- Yes, it is the biggest external threat to Russia’s security64.0% (1253)
- It is a threat to Russia, but not the major one16.4% (320)
- No, NATO is a force for good and poses no threat to Russia15.7% (307)
- Don’t know2.4% (47)
- Other1.5% (29)
"Our military doctrine, which has an absolutely defensive nature, remains unchanged, although we will protect our security consistently and determinedly," Putin said at a meeting with the top military brass in Moscow.
Putin said that the international situation around Russia is not getting any less complicated. "You [all] are aware of the United States building layered ballistic missile defense system as well as of the increased activity of NATO, including in Europe and especially in Eastern Europe," the president said.
Russia has repeatedly urged the international community to address the issue of the expansion of the global US missile defense network. As far as the expansion of the "missile shield" in Europe is concerned, Washington is planning to install an Aegis Ashore Ballistic Missile Defense system in Romania by 2015, and a similar system in Poland by 2018, according to the US Missile Defense Agency.
Under NATO's planned missile defense system, radars and interceptors will be placed in phases in several NATO countries, including Romania, Turkey, Spain and Poland. The defense shield is also bolstered by marine-based systems.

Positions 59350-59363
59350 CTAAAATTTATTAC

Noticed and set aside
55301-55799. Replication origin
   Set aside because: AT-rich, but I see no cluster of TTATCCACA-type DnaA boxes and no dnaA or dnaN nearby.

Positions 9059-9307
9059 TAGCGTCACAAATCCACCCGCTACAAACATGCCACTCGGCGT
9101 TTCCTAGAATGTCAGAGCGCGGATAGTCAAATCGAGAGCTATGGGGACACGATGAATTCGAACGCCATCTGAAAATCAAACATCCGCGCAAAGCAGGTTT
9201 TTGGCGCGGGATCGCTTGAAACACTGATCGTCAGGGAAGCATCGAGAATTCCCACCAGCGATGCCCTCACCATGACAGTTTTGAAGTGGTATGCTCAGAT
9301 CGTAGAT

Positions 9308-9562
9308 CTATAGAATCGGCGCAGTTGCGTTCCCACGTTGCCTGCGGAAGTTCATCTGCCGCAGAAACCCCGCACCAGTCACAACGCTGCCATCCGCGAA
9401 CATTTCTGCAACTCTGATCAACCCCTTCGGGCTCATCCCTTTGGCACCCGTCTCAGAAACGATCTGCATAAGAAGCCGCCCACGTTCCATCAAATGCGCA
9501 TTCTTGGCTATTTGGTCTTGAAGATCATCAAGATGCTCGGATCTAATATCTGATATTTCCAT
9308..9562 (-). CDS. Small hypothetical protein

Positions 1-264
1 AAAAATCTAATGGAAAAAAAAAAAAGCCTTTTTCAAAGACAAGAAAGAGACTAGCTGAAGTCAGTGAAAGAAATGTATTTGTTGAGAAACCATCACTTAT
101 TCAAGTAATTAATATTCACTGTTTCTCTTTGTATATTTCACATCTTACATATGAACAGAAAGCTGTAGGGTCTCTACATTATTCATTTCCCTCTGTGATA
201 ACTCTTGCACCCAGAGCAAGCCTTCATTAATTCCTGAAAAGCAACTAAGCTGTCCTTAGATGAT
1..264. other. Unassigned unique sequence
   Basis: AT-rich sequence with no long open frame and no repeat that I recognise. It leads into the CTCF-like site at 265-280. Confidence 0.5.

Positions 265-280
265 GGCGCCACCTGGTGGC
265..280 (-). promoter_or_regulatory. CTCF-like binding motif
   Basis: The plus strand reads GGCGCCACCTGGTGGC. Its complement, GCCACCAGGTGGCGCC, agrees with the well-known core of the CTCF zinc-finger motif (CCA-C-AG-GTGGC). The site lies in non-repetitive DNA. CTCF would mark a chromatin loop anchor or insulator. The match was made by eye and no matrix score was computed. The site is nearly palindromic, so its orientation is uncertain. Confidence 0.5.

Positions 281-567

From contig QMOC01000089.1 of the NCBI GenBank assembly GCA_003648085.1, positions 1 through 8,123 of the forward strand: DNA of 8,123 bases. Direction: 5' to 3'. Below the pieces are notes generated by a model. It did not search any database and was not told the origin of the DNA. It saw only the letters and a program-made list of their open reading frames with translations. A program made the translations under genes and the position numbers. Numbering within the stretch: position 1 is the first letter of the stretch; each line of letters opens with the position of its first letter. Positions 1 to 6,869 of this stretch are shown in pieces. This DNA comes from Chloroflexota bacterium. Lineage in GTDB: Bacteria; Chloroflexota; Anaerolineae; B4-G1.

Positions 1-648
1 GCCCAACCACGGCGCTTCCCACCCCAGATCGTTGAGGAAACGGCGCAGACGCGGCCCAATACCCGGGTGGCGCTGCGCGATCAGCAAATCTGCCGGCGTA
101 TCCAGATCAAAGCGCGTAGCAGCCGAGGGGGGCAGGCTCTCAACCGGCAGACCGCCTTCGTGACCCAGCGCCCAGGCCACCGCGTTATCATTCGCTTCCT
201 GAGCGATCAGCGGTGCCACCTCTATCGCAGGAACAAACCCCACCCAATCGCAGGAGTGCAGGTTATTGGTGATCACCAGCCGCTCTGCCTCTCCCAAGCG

Relations between Russia and NATO have deteriorated in light of the Ukrainian crisis, as the alliance has accused Moscow of meddling in Ukraine's internal affairs, a claim Russia has repeatedly denied.
Following Crimea's reunification with Russia in March, NATO boosted its military presence in Poland and in the former Soviet Baltic republics of Latvia, Lithuania and Estonia. In April, the alliance ceased all practical cooperation with Russia, limiting contact to ambassadorial and higher levels.
Russian Foreign Minister Sergei Lavrov has on several occasions described NATO expansion as a mistake that undermines European stability.
President Putin on Friday ordered to fully equip the land-based component of Russia's nuclear triad with advanced intercontinental ballistic missiles (ICBM) by 2021.
"In mid-term perspective — by 2021 — we need to fully equip land-based strategic nuclear forces with modern weaponry," Putin said at a meeting with senior military commanders in Moscow.
Putin added that the Russian strategic nuclear forces will receive more than 50 ICBM in 2015.
The president also reaffirmed plans to modernize the fleet of Russian strategic bombers and nuclear-powered submarines.
Russia’s Strategic Missile Forces (SMF) are expected to be equipped with over 170 Topol-M ICBMs (mobile and silo-based), as well as 30 SS-19 and 108 RS-24 missile defense systems in nine divisions by 2020, according to the Russian Defense Ministry.
On Tuesday, SMF Commander Col.Gen. Sergei Karakayev said that Russia would most likely develop its new Sarmat heavy intercontinental ballistic missile to replace the SS-18 Satan by 2020.
According to Karakaev, the new Sarmat missile is expected to feature advanced countermeasures, such as a complex command-and-control systems, and a high degree of maneuverability, enabling it to penetrate the most sophisticated missile defenses.